by Ali Sparkes
Be honest. There’s a boy in your crosshairs. You want to shoot him right through the heart.
With your favourite book.
But he’s a gamer. What hope is there..?
RBRs. Reluctant Boy Readers; the NEMESIS of any librarian, author, parent or mentor.
There he sits; jiggling up and down with unspent tension, thumbs twitching. He’s not even on the Xbox. He’s just warming up. As soon as he gets home from school he’ll be hitting that controller faster than a horse fly on a sweaty leg. And if he had his way, he’d stay there for a Fortnite.
We know, of course, that reading will calm and feed his soul – give him all the thrill of a game, but also help him to focus where focus is required; help him expand his horizons and improve his own turn of phrase and slip of the pen. Take him further in life.
How, though, will we ever get him to see that?
I travel the country (and beyond), visiting schools. I do fast paced, comedy-led presentations. I use props, voices, audience interaction, singing, sound effects, Mexican waves, hypnotism… I do not want to give Xbox Boy any chance to get bored and look away.
But keeping him laughing and engaged for 60 minutes is one thing; getting him to then pick up one of my books and read it is another.
Over many cups of peppermint tea (yeah, I’m one of the weird ones) and chats with countless librarians, I heard the same lament: ‘That boy – over there – he’s really bright! But he never wants to read. For him it’s all about gaming. Your books are great – but he won’t even pick one up. He drives me crazy!’
I heard that my novels, for a start, were too chunky for Xbox Boy. He really didn’t want to commit to 300+ pages. And if I was ever going to catch his fleeting attention, it needed to be NOW. Right NOW. No faffing about warming up over three pages.
These conversations are precisely why I wrote Death By Detention. It’s half the length of my usual books (my middle grade fiction with Oxford) and the blurb and the opening leaves nothing to chance. Xbox Boy knows within seconds that the kids in this book will be running for their lives, moments into the story – after their head teacher has been shot through a window during their after-hours detention.
He knows masked assassins will be after them, chasing through the unlit school – and that the head teacher is going to come back as a zombie and join the hunt.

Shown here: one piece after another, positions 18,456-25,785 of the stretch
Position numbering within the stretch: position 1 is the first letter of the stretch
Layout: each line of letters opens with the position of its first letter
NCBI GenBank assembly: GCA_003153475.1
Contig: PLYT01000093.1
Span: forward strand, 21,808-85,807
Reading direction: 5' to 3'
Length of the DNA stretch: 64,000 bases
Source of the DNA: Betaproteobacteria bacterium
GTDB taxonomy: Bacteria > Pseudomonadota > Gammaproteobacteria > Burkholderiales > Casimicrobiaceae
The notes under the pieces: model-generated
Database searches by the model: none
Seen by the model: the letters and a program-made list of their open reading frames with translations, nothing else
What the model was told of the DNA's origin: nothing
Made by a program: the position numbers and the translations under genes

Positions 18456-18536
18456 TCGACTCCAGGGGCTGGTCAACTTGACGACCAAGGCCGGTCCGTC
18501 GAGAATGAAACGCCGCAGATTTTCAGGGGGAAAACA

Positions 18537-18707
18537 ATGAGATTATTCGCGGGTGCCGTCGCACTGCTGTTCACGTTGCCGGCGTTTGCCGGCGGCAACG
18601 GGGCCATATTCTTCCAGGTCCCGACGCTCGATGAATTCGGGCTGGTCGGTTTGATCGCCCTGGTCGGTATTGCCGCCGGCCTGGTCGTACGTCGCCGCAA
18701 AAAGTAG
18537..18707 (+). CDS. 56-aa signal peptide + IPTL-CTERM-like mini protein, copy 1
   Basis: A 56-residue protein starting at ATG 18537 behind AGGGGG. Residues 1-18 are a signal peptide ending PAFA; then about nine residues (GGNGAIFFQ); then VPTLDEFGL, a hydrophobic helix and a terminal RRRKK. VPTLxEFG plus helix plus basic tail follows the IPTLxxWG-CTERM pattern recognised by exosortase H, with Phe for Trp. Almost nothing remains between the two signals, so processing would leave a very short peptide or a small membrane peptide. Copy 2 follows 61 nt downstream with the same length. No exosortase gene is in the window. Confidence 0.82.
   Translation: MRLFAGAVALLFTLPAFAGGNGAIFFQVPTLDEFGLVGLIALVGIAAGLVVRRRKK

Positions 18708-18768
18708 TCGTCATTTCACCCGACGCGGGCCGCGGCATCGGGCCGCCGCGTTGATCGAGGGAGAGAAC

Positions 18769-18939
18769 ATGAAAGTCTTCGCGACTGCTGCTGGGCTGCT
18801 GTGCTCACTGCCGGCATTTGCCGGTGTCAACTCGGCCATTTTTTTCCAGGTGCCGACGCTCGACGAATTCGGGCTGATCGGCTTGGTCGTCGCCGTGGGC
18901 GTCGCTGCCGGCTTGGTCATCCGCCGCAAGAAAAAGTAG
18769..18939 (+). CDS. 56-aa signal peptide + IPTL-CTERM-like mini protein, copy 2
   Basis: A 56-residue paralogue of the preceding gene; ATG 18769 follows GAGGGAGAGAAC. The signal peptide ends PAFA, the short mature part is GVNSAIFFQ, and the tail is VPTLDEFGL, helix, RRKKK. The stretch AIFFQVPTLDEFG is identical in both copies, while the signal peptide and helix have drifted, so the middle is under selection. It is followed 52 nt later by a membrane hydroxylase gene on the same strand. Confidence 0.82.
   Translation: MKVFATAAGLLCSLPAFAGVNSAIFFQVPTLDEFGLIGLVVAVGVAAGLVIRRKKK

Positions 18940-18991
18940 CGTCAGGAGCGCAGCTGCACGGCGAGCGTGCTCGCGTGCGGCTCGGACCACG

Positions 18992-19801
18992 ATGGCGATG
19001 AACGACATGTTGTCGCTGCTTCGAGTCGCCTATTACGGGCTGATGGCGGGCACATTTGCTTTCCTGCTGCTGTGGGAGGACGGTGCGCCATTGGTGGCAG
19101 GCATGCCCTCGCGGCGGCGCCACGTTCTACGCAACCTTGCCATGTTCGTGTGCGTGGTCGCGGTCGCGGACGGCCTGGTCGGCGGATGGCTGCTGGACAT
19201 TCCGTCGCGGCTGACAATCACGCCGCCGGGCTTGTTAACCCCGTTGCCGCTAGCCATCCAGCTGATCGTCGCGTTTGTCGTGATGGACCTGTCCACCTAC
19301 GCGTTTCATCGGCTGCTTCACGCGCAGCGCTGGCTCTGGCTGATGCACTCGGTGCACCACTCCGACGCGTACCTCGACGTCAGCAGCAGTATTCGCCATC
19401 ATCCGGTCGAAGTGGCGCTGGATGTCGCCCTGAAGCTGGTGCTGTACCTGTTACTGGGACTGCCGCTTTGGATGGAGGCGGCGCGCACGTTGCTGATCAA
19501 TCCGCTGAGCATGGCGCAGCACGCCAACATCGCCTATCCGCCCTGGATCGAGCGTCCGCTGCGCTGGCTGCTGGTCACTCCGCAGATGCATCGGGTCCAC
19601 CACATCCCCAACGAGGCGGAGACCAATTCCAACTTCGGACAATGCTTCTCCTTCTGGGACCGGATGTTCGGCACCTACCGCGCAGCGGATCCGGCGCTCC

This all happens within the first chapter. And the first chapter is two pages long.
And if the premise above sounds a bit like a computer game… well, it’s meant to. It’s no coincidence that my boy character is a troubled kid who pulls all-nighters on the Xbox. Or that my girl character has issues with authority and only wants to be the lead singer in an all-girl punk band.
Many of us authors are guilty of making our heroes the archetypal bullied kid; sensitive and bookish – a bit like ourselves at school, I suspect. But what about the kid who is the bully? The girl who misbehaves and gives the teachers hell? Aren’t they worthy of their own story? I happen to think they are, especially if it helps any reader to understand the reasons why they might be the no hoper kids, kept behind after school.
You see, it wasn’t just Xbox Boy I was after – it was all the kids who think that books aren’t for them or about them. After all, if all you ever see is Anne of Green Gables or Harry Potter on the front cover, and your life is currently all about nicking a ciggie and smoking it in the bogs… why would you relate?
So I wrote the book. My agents loved it.
Publishers poked it away with a long, disinfected bargepole.
It turned out that pitching a YA book about gunmen in schools when there are real life gunmen in schools in the news is not such a great idea. The Paris shootings and the perennial high school attacks in the US seemed to have put paid to my little plan for Xbox Boy. Subsequent terrorist attacks in Manchester and London didn’t help much, either.
I understand the reticence – but I don’t agree with it. Fiction is a safe rehearsal space for the scary stuff that will probably never happen to you. But might. I’m not into gratuitous violence at all, but I’m far less into sanitising it. And in my experience, the average Y7 is way less sensitive that the average parent.
But this was all academic. It looked like a lost cause.
Until late in 2017 when two dear friends and very clever businesswomen – lawyer Beth Rudolf and creative and design guru Sue Thomas – decided we should just set up a tiny publishing company and put Death By Detention out there and see…
Coven Publishing was born in spring 2018. It’s a bit like a microbrewery. We’ve made something curious. We hope enough people will like its taste that we can make some more.
Death By Detention was officially launched in July and now we wait and see. Early responses have been very heartening… and heart-warming. Especially the three Year 8 boys at a school in Norwich who spotted my small box of DBDs, dug in, pulled them out of their own volition, then waited for some time by my table (I’d wandered off somewhere) so they could each buy one.
Amazon reviews are looking good and word is starting to spread. Without a massive publisher like Oxford behind it (Oxford aren’t publishing YA currently, so were not an option for this story) the word of mouth is hugely important.
I have no idea whether we’ve done something rather grand or rather quixotic.
Pray for me…
To see the DBD trailer go to www.alisparkes.com/deathbydetention
This is a guest post by Ali Sparkes, and the views expressed do not necessarily represent those of the FCBG.